The communications revolution that swept the globe missed the Zapotec village of Talea de Castro high in the mountains of southern Mexico, where making any sort of call meant trudging to a community telephone line and paying what could be a day's wages for a crackly five-minute conversation.
All that has changed, thanks to an ingenious plan that backers hope can bring connections to thousands of other small, isolated villages around the world.
Using simple radio receivers, a laptop and relatively inexpensive Internet technologies, the people of the village have leapfrogged into the 21st century by setting up what amounts to their own mini-telecom company—one capable of handling 11 cellphone calls at a time at a small fraction of what they used to pay.
"This has been a project that has really worked in keeping people in touch. Before, people couldn't talk much because it cost so much," said Keyla Ramirez Cruz, a Talea resident who anchors a program on the community radio station and coordinates the new phone system.
Before it was set up, Talea's 2,500 residents would make their calls from the "caseta," a house or shop that has a land line and charges a per-minute fee. There was little privacy, and international calls cost more than a dollar a minute. It was even worse for incoming calls, which required a runner to answer and tell townsfolk when someone was looking for them.
Now, hardly anyone in Talea uses the caseta.
In just six months, more than 720 residents have signed up to use the new system. Local calls made on off-the-shelf cellphones are free, and phoning relatives in Los Angeles costs just 20 centavos (1.5 cents) a minute. What's more, every subscriber has a distinct mobile number.
The system uses a small antenna to capture calls with a software-controlled base radio, essentially a generic radio set that can operate more cheaply and simply and use less power because the software is now doing most of the work. Free and open-source software replace complex proprietary cellphone systems to receive, route and bill calls. Those programs are also designed to easily interface with Internet-based services such as Skype, linking the system to the outside world.
The system has had some hiccups, including poor reception in some of the community's outlying houses, occasional weather-related problems and momentary losses of Internet service. But it has generally worked well, and has proved so popular that the local assembly voted to impose a five-minute automatic cutoff to avoid saturating the lines.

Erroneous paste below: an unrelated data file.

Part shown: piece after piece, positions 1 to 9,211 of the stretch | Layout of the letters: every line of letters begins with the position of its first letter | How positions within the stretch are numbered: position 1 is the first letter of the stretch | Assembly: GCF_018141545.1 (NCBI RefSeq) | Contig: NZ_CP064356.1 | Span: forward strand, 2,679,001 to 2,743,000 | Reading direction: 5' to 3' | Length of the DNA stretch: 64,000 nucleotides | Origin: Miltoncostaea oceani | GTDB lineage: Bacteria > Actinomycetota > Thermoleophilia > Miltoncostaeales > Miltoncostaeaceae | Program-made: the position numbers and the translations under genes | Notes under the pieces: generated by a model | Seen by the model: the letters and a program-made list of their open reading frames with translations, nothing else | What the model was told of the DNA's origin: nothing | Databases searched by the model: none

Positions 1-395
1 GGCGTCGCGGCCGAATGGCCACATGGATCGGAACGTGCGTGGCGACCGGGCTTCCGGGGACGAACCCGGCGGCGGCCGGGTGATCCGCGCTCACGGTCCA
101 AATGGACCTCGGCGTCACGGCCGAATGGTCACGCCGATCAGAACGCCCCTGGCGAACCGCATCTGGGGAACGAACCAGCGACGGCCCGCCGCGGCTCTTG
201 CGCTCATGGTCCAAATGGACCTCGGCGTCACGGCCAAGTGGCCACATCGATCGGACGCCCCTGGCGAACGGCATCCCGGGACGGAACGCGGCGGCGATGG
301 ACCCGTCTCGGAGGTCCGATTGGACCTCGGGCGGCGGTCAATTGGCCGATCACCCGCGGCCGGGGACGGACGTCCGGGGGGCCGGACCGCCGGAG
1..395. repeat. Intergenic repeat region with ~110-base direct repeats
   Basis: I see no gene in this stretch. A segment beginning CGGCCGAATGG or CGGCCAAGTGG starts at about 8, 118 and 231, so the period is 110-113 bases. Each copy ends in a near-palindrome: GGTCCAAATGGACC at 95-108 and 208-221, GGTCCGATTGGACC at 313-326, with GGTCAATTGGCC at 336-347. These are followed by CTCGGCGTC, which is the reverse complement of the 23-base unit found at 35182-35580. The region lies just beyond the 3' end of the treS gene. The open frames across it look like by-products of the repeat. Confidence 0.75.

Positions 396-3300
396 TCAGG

"It's very convenient. The calls are good quality," said Alejandro Lopez Canseco, 21, a member of the town council.
The system was adopted following years of lobbying unsuccessfully for Mexican telecom companies to install cell service.
"They said our community was very small; they needed places with at least 5,000 inhabitants," resident Israel Hernandez said. "But in the mountains of Oaxaca, there aren't many communities of over 5,000."
Fed-up villagers held a traditional Indian assembly in March in Talea's town square, and residents voted to invest about 400,000 pesos ($30,000) of municipal money in the tiny phone system, most of it for the antenna and radio base station. The system links to the Internet through a local wireless provider, sort of like a cellphone version of Skype or magicJack.
One nonprofit group backing the system, Rhizomatica, says it could be a model for other isolated indigenous villages around the world, where some 700 million people lack affordable cell service.
"There have been a lot of communities that have been declared no-go zones by the companies, mainly because they can't make any money there. So the question is: How do you get these communities connected?" said Peter Bloom, a leader of Rhizomatica.
Many obstacles remain, including that large companies have bought up the rights to the best parts of the telecommunications spectrum. For the micro systems to work well, they often need to use part of the spectrum owned by somebody else.
"Some companies pay a lot of money for these licenses and they might feel threatened," said Kurtis Heimerl, who set up a similar village phone system in Indonesia this year.
But David Burgess, CEO of San Francisco-based Range Networks, which provided much of the technology for Talea's system, suggested large telecom companies could rent out unused bits of spectrum to towns, organizations or small operators who want to provide rural service. After all, regulators in many countries are pressuring telecom companies to provide more universal coverage in unserved regions.
"It gets the regulators off their back on universal service, it's a public relations move, it expands the network," Burgess said. "It allows them to get some revenue ... and it adds a bunch of new subscribers and encourages economic development."
Mexico's leading cellphone company, Telcel, said in a statement that it does provide service to 200,000 communities across Mexico, including some with less than 5,000 inhabitants. It said it was investing almost $4 billion in a three-year period to improve its network and services in Mexico, though it did not address the Talea case.
The system in Talea capitalizes on free and open-source software to receive, route and bill calls that can be downloaded from the Internet and run on a laptop. By sending calls over the internet, the town doesn't have to pay to connect with big commercial carriers, which charge to route each call.
Talea's "people are very happy because they no longer have to wait in line, or go out in the rain," Ramirez Cruz said.
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